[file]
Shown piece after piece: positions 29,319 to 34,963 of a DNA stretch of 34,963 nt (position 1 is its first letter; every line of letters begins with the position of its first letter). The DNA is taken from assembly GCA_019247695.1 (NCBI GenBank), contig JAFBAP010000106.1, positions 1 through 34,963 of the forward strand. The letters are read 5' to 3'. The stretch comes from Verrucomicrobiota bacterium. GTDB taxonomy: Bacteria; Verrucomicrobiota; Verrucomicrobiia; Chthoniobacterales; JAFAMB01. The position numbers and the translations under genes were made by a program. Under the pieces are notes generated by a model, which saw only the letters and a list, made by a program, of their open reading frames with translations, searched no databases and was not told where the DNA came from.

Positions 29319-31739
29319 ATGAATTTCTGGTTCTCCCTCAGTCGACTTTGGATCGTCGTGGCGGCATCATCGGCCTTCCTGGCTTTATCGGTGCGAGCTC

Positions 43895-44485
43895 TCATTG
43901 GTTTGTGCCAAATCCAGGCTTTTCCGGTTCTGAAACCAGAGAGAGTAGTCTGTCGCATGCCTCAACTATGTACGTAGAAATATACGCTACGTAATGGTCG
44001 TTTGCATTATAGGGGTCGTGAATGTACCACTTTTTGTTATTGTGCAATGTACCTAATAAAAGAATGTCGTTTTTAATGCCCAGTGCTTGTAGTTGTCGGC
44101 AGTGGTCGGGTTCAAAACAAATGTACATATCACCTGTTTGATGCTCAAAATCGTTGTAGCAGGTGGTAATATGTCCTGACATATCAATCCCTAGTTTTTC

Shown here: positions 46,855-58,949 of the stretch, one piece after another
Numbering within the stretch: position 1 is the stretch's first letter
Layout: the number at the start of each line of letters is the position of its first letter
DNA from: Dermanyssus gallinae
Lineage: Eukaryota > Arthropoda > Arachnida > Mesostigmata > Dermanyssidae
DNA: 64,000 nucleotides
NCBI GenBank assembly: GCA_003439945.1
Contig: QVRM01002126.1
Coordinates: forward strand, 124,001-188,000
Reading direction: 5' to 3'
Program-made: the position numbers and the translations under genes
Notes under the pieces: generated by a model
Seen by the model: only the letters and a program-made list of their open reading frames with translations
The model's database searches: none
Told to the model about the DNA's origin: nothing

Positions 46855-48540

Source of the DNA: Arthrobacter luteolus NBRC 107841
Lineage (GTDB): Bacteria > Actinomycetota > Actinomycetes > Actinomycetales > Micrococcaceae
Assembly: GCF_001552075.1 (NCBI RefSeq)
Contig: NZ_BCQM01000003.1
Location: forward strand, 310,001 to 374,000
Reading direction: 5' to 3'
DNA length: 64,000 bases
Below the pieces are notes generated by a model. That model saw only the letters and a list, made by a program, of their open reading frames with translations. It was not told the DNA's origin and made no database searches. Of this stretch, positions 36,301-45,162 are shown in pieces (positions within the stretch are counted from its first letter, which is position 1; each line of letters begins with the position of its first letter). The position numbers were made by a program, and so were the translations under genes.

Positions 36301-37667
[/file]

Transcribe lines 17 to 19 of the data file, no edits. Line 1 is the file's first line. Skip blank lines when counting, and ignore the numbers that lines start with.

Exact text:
Coordinates: forward strand, 124,001-188,000
Reading direction: 5' to 3'
Program-made: the position numbers and the translations under genes